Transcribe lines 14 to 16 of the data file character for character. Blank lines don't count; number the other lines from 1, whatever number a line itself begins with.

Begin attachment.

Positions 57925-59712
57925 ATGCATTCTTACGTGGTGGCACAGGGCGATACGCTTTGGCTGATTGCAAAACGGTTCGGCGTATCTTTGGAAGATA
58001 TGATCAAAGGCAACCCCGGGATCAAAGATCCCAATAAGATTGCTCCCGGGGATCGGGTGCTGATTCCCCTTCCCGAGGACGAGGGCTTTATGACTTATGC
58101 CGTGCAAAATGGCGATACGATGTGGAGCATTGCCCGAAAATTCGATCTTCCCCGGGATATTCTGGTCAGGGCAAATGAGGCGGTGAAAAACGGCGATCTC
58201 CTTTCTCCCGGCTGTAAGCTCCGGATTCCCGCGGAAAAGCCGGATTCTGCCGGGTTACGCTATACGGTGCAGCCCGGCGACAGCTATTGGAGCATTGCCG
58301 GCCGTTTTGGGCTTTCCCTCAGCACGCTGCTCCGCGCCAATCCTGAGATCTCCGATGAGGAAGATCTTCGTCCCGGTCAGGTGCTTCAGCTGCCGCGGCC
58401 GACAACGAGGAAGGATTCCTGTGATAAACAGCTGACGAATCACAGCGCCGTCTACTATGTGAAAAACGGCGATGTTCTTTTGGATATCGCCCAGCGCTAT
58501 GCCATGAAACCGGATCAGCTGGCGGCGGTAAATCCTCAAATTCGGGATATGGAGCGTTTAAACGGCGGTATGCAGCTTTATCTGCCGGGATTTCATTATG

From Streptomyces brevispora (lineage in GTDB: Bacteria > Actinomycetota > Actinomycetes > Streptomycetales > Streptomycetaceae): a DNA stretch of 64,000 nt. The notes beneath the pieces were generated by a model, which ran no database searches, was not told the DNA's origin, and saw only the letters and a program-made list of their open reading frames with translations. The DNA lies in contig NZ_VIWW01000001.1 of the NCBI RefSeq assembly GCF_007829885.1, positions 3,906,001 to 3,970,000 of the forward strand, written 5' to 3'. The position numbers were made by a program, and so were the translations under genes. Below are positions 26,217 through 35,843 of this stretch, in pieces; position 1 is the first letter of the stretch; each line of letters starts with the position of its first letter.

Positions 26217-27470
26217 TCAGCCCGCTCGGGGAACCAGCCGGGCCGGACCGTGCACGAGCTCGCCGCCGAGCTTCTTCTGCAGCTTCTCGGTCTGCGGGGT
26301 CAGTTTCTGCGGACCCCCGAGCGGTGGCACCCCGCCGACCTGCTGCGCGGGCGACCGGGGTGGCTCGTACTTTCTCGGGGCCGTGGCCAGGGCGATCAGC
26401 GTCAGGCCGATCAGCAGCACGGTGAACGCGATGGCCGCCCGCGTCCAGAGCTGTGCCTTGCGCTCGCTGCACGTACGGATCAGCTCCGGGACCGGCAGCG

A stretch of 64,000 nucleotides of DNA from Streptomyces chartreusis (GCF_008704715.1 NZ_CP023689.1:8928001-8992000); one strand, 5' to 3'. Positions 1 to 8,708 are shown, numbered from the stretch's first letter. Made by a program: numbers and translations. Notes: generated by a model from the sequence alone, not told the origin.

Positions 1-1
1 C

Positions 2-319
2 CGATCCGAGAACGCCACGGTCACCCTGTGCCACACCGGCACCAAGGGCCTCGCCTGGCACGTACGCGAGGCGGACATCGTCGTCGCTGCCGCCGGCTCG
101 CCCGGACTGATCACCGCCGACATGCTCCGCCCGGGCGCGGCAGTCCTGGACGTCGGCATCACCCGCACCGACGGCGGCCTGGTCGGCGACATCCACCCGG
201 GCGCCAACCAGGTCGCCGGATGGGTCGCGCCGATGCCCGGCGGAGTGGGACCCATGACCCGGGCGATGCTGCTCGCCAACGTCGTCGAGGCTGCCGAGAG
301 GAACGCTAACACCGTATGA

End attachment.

A stretch of 64,000 nucleotides of DNA from Streptomyces chartreusis (GCF_008704715.1 NZ_CP023689.1:8928001-8992000); one strand, 5' to 3'. Positions 1 to 8,708 are shown, numbered from the stretch's first letter. Made by a program: numbers and translations. Notes: generated by a model from the sequence alone, not told the origin.

Positions 1-1
1 C